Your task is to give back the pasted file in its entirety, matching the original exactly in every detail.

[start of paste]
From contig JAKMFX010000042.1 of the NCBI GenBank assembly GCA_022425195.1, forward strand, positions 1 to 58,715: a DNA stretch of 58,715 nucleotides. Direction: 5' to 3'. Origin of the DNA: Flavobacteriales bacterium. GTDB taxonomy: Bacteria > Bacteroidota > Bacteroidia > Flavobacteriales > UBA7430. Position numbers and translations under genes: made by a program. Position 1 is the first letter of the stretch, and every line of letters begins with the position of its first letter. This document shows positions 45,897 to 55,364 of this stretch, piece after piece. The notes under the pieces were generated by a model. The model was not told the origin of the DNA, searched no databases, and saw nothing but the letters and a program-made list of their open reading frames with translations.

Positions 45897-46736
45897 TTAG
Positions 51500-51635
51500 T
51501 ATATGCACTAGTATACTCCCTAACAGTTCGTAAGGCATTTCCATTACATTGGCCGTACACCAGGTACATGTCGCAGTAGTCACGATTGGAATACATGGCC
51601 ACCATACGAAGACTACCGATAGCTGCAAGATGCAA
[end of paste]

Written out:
From contig JAKMFX010000042.1 of the NCBI GenBank assembly GCA_022425195.1, forward strand, positions 1 to 58,715: a DNA stretch of 58,715 nucleotides. Direction: 5' to 3'. Origin of the DNA: Flavobacteriales bacterium. GTDB taxonomy: Bacteria > Bacteroidota > Bacteroidia > Flavobacteriales > UBA7430. Position numbers and translations under genes: made by a program. Position 1 is the first letter of the stretch, and every line of letters begins with the position of its first letter. This document shows positions 45,897 to 55,364 of this stretch, piece after piece. The notes under the pieces were generated by a model. The model was not told the origin of the DNA, searched no databases, and saw nothing but the letters and a program-made list of their open reading frames with translations.

Positions 45897-46736
45897 TTAG
Positions 51500-51635
51500 T
51501 ATATGCACTAGTATACTCCCTAACAGTTCGTAAGGCATTTCCATTACATTGGCCGTACACCAGGTACATGTCGCAGTAGTCACGATTGGAATACATGGCC
51601 ACCATACGAAGACTACCGATAGCTGCAAGATGCAA